When I was a child I received a set of craft encyclopedias that ultimately functioned as daydream enhancers rather than as practical guides. Why? Because each project required a new set of specialized tools. Paint rainbow stripes on a Volkswagen bug, cast a penny in resin, knitted garments—all needed something other than what I had around my room. Now to make something you can be proud of, you generally need some kind of tools, and for bookmaking, they are certainly helpful, but are they required? If you are traveling, have just moved, or are staying with friends and find that you really must make a book and you have no tools, what can you use? Here is a list of tools and some possible substitutions.
Needle. This is not starting out well. Needle. I suppose you could push thread through a hole with a toothpick, but it seems like that would be exasperating.
Bone Folder. For scoring paper and making tight creases try: a butter knife or thumbnail to score, the back of a spoon to crease.
Awl. A little girl I knew used a sharp pencil. Someone suggested a pushpin. You could also use a nail or a needle or toothpick (see first item.)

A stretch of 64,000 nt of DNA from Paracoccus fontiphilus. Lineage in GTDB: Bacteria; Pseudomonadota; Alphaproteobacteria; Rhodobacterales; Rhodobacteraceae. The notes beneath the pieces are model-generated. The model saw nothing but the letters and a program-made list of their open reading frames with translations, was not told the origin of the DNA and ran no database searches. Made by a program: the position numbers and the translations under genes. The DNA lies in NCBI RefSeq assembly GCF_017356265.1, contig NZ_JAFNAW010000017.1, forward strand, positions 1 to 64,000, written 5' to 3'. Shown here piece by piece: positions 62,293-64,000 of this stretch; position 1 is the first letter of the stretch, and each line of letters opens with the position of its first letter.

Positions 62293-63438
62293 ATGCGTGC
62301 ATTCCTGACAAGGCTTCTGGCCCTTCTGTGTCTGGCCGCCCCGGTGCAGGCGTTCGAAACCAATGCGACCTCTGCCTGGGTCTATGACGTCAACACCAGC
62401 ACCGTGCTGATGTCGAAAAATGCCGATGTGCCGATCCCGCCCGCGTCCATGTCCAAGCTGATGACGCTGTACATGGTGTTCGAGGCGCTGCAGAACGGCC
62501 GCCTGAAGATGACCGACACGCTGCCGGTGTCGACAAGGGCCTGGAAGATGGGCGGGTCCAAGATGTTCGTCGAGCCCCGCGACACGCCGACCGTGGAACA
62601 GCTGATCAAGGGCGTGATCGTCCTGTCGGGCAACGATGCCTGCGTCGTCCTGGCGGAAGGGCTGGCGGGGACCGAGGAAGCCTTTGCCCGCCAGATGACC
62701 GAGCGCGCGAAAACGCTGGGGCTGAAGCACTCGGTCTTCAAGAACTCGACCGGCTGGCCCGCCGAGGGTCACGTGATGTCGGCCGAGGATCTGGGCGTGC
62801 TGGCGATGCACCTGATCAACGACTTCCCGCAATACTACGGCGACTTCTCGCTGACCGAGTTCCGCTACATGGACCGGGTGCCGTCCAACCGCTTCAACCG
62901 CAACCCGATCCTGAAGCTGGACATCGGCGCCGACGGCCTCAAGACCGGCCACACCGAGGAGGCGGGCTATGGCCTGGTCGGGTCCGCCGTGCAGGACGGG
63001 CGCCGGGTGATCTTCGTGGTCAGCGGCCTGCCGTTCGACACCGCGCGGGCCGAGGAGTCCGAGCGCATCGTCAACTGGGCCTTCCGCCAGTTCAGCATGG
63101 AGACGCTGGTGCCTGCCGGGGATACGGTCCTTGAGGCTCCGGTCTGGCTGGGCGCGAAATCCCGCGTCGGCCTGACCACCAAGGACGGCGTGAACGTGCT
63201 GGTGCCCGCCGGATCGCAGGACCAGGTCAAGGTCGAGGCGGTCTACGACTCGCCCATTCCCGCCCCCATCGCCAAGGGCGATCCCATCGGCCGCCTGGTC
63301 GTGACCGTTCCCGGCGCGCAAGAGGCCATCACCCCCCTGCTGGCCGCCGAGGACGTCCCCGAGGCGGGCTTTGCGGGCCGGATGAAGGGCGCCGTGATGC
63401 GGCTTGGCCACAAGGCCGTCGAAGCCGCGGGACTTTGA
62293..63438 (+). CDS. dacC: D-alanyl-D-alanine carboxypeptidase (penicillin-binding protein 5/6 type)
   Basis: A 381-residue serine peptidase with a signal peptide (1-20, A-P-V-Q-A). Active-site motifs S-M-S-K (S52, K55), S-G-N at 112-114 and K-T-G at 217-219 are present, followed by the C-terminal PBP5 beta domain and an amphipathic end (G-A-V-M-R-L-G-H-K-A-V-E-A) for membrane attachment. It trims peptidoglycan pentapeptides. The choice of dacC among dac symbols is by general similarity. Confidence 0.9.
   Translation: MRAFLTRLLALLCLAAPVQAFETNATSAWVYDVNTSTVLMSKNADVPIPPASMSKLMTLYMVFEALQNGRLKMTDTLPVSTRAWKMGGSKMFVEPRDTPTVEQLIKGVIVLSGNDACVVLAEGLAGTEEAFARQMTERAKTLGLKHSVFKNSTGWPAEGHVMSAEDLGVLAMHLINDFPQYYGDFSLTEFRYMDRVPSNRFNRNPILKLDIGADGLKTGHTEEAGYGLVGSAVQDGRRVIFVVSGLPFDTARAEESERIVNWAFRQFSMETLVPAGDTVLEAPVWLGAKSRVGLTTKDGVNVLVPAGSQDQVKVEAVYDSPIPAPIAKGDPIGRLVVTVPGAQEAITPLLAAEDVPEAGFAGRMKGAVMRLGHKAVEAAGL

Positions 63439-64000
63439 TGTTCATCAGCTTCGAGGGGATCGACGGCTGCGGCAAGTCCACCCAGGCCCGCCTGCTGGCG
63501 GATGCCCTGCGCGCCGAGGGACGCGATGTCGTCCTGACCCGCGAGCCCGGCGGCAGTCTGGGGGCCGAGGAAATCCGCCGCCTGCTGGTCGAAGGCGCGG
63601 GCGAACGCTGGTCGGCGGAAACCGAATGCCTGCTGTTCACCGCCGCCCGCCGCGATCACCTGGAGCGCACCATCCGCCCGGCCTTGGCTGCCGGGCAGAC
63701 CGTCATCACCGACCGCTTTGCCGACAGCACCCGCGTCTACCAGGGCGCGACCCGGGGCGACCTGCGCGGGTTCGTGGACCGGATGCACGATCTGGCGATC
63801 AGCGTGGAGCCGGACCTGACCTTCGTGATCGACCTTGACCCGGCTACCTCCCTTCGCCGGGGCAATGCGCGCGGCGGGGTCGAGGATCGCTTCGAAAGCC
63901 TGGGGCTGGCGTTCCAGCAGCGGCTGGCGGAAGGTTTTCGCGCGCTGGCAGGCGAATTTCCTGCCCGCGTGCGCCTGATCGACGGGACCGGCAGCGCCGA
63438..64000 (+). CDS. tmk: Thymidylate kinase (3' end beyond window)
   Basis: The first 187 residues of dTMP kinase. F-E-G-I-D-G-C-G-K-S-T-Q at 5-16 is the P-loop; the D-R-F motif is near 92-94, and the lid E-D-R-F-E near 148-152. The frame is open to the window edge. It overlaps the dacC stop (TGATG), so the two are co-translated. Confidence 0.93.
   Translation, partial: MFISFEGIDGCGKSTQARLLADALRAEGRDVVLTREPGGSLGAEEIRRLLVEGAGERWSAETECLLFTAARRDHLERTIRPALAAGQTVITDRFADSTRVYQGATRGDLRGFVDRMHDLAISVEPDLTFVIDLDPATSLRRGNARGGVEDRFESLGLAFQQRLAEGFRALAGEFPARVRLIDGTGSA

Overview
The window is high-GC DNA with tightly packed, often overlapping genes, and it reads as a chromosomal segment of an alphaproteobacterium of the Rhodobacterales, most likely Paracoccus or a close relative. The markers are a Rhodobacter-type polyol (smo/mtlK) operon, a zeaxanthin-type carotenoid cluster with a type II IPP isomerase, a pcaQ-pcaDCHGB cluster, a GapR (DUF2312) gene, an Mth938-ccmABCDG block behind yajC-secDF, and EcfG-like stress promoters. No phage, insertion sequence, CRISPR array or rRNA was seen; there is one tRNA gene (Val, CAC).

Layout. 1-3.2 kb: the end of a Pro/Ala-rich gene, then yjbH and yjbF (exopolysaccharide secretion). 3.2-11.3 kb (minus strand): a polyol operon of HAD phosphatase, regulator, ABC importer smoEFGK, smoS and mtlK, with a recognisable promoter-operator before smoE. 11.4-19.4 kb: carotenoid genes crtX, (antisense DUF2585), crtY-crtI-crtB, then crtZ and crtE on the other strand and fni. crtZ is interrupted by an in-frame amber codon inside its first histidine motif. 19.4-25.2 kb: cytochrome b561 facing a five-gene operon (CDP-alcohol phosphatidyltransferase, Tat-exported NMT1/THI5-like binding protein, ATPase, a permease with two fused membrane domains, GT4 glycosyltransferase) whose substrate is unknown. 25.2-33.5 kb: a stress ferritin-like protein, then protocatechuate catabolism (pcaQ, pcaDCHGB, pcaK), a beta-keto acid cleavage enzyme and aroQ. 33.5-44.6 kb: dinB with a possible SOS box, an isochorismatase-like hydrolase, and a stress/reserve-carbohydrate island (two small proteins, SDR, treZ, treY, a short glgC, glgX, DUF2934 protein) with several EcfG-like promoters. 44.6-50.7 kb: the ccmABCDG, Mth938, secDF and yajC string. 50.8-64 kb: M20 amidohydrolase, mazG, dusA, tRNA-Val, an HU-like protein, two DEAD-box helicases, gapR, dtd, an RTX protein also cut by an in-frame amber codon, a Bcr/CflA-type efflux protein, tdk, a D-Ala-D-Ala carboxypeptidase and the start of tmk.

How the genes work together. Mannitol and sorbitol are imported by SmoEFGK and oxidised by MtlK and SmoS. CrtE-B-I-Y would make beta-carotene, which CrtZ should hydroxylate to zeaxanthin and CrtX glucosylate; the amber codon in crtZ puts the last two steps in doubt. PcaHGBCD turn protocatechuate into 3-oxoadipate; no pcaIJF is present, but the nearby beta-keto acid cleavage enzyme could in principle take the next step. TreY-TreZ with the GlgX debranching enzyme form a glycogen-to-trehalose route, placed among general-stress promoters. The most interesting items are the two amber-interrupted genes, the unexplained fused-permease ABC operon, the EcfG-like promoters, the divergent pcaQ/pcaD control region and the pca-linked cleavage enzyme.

X-Acto knife. Mat knife, razor blade. Or tear against a straightedge instead of trying to cut.
Metal straightedge to use as tearing or cutting guide. You could probably tear against a hardcover book that has relatively few pages, such as a children's book. A metal cookie sheet would work.
Ruler for measuring. Here I might suggest that you keep a tiny tape measure on your keychain.
Glue. Cook a paste of white flour and water: 1 part flour to 4 parts water.
Glue Brush. A stiff piece of cardboard to use as a spreader.
Mull, Super, Crash. Cheesecloth.
Book cloth. Use the wheat paste and adhere thin paper to a piece of scrap cloth.
Book press. To flatten glued covers or a finished book, wrap in waxed paper and place under a heavy book (dictionary, art history book, etc.).
Are these better? Easier? Cheaper? Only the bookmaker in you knows for sure.